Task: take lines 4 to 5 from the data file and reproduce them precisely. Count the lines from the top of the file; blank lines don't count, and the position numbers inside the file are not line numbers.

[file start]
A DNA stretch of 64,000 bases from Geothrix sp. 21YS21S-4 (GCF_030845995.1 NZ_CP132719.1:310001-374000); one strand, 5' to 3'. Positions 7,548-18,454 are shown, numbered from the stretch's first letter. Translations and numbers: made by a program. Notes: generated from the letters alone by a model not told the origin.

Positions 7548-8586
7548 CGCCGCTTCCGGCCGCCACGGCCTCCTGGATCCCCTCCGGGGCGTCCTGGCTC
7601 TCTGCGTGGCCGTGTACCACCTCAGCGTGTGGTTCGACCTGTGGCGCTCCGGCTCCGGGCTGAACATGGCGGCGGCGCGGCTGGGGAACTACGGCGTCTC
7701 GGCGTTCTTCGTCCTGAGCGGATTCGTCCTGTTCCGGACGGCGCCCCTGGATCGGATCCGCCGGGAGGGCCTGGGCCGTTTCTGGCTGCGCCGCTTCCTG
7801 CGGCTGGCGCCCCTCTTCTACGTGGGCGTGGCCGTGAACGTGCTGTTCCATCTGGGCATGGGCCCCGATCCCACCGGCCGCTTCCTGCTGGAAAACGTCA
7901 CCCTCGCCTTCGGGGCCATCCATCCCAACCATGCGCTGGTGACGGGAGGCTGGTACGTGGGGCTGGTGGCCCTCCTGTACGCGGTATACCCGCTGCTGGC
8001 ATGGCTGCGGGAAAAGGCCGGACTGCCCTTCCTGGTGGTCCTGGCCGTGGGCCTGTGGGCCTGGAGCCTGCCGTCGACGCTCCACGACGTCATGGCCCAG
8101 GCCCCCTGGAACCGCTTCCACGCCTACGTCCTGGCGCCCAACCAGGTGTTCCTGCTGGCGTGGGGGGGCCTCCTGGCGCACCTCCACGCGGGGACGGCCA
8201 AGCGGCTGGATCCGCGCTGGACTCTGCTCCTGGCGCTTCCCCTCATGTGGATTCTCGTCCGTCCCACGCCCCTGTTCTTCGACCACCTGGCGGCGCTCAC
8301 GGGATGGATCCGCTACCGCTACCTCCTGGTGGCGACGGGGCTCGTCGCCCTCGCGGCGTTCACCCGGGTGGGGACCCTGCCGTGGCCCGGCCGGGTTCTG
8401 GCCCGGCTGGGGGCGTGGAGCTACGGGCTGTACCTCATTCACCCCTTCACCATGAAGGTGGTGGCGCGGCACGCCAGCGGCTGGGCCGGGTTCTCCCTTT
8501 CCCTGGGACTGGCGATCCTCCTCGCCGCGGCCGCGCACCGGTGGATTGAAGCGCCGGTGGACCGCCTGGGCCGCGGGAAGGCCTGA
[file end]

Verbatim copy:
7601 TCTGCGTGGCCGTGTACCACCTCAGCGTGTGGTTCGACCTGTGGCGCTCCGGCTCCGGGCTGAACATGGCGGCGGCGCGGCTGGGGAACTACGGCGTCTC
7701 GGCGTTCTTCGTCCTGAGCGGATTCGTCCTGTTCCGGACGGCGCCCCTGGATCGGATCCGCCGGGAGGGCCTGGGCCGTTTCTGGCTGCGCCGCTTCCTG